What is a Roth 401(K)?

A relatively new retirement plan option in employer sponsored retirement plans is the Roth 401(K). Instead of making contributions on a pre-tax basis when you contribute to your traditional 401(K), the Roth 401(K) must be funded with after tax money. The advantage of forgoing reducing your taxable income for this tax year is that all the growth can be withdrawn tax free during your retirement years. The more time prior to retirement that you have to invest in a Roth 401(K), the more favorable this strategy will be. When you retire, you would then consider rolling the this type of plan into a Roth IRA. 

However, there is a catch. Unless you already have a Roth IRA, there is a five year waiting period in the Roth IRA prior to making tax free withdrawals (assuming that you are over the age 59½). Therefore, it is advisable to open either a contributory Roth IRA or convert a portion of a traditional IRA to a Roth IRA at least five years before you plan to rollover the Roth 401(K) and start taking distributions. This way when you retire, you can rollover the Roth 401(K) and begin taking tax free distributions without waiting.








If you are considering rolling over money from an employer-sponsored plan, such as a 401(k) or 403(b), you may have the option of leaving the money in the current employer-sponsored plan or moving it into a new employer-sponsored plan. Benefits of leaving money in an employer-sponsored plan may include access to lower-cost institutional class shares; access to investment planning tools and other educational materials; the potential for penalty-free withdrawals starting at age 55; broader protection from creditors and legal judgments; and the ability to postpone required minimum distributions beyond age 70½, under certain circumstances. If your employer-sponsored plan account holds significantly appreciated employer stock, you should carefully consider the negative tax implications of transferring the stock to an IRA against the risk of being overly concentrated in employer stock. You should also understand that Commonwealth and your financial advisor may earn commissions or advisory fees as a result of a rollover that may not otherwise be earned if you leave your plan assets in your old or a new employer-sponsored plan and that there may be account transfer, opening, and/or closing fees associated with a rollover. This list of considerations is not exhaustive. Your decision whether or not to roll over your assets from an employer-sponsored plan into an IRA should be discussed with your financial advisor and your tax professional.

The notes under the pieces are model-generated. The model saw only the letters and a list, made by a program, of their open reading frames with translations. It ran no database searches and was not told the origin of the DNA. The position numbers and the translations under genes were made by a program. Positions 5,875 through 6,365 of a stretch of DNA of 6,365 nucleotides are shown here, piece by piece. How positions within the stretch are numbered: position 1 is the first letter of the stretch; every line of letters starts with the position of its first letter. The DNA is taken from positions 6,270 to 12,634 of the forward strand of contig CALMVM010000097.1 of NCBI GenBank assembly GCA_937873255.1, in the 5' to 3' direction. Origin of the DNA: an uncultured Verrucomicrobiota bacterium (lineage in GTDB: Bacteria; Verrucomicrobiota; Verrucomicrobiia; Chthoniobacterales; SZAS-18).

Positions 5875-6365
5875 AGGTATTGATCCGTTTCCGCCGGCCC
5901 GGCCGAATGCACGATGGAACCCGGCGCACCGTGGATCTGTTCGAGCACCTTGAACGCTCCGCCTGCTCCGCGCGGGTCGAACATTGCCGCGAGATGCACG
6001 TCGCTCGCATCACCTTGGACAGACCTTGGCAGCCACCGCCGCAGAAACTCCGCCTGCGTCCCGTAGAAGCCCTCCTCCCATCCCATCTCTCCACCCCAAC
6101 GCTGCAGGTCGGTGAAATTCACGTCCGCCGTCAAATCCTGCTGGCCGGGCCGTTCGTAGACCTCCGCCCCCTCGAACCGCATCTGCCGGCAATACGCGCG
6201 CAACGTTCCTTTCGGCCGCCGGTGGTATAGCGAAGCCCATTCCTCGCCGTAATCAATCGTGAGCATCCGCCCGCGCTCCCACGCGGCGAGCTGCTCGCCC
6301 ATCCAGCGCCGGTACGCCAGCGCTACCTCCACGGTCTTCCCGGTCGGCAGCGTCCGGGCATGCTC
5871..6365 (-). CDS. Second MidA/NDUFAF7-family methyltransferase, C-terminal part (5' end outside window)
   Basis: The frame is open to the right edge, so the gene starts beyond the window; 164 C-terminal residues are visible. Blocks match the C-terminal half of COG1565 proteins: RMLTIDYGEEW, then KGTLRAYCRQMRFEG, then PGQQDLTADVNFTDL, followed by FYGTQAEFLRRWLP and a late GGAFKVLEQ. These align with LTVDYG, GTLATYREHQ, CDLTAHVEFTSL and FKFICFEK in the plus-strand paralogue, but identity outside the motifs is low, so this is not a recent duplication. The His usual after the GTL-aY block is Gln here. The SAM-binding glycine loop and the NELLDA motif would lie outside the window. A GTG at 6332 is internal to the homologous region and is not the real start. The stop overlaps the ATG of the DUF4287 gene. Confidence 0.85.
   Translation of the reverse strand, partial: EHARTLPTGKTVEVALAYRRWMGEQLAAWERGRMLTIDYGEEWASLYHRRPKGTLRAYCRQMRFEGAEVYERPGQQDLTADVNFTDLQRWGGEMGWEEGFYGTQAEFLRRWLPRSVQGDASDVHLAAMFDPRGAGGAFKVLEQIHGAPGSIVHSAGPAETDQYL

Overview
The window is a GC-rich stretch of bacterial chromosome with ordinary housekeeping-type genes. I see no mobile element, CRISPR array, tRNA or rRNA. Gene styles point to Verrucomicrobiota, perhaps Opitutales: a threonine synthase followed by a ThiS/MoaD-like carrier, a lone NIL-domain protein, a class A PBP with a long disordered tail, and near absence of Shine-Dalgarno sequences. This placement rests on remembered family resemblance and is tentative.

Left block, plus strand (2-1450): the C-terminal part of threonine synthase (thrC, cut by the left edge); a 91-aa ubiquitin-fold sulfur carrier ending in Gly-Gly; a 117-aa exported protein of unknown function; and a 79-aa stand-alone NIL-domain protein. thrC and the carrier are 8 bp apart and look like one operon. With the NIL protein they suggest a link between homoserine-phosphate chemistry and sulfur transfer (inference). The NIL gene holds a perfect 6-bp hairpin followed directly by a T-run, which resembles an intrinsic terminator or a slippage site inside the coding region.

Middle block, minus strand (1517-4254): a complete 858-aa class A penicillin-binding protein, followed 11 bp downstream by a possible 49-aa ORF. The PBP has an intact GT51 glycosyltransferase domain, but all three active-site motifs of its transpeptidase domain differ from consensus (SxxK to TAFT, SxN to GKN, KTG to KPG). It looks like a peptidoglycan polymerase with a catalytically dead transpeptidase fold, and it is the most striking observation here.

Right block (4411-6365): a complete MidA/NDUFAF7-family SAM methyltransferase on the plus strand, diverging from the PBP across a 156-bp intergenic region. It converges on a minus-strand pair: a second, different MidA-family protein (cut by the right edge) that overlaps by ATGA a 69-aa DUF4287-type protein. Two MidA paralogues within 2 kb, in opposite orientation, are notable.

If a Commonwealth advisor provides investment advice to the plan sponsor (or to plan participants) for your retirement plan, the advisor may only describe your ability to withdraw funds from your retirement plan; to roll those funds over into an IRA, including an IRA not affiliated with Commonwealth; and to educate you concerning rollovers in general. The advisor may not recommend, but may educate you concerning, an IRA affiliated with Commonwealth because the fees or commissions generated from the rollover assets would create a conflict of interest for the advisor.